Any force has a line of action and it can be said that the force vector acts anywhere along this line. This line has a direction and at least one location in space to be fully specified. To fully specify a force you need the line of action and the magnitude of the force.
A contact force has a direction along the contact normal and it acts through the contact point. Thus is can cause rotation about the center of mass when the line of action is offset from the COM. The geometry of the contact force is specified by the geometry of the contacting surfaces alone.
A reaction force is specified as any force that does no work on the rigid body. A body has no relative motion in the direction of a reaction force. The geometry of a reaction force is specified by the allowed motion (degrees of freedom) the body and the applied forces.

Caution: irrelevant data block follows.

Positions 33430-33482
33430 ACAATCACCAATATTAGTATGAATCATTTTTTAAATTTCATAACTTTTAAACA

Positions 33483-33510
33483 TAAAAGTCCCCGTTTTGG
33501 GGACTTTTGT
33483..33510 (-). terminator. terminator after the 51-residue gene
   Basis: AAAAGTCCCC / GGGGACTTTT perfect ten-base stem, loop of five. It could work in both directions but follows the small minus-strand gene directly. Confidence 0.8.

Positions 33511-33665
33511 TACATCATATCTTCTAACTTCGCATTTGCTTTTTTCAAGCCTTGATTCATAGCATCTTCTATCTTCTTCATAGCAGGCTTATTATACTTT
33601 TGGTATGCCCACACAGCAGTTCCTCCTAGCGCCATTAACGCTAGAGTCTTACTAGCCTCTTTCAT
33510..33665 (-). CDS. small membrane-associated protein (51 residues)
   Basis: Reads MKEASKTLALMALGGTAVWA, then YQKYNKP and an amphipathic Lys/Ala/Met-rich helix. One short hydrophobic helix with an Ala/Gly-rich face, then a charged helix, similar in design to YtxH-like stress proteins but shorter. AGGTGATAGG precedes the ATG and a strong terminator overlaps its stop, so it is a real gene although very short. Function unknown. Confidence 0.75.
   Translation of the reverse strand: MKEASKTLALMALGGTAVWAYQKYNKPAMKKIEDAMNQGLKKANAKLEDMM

A pinned body has no linear motion at the pin location and therefore the reaction force(s) on the pin have to pass through the pin (as to create no torque about the pin). If a pinned body accelerates it is because of an applied force (like gravity) acting on it and not because of the reaction forces. The direction of the reaction force is determined by the applied forces.
A free body in contact with the ground will have a contact force along the contact normal as specified by the contacting surfaces. The body is not allowed to have motion only along the contact normal. So the contact force is also a reaction force, but the line of action is specified a-priori in contrast to the previous example.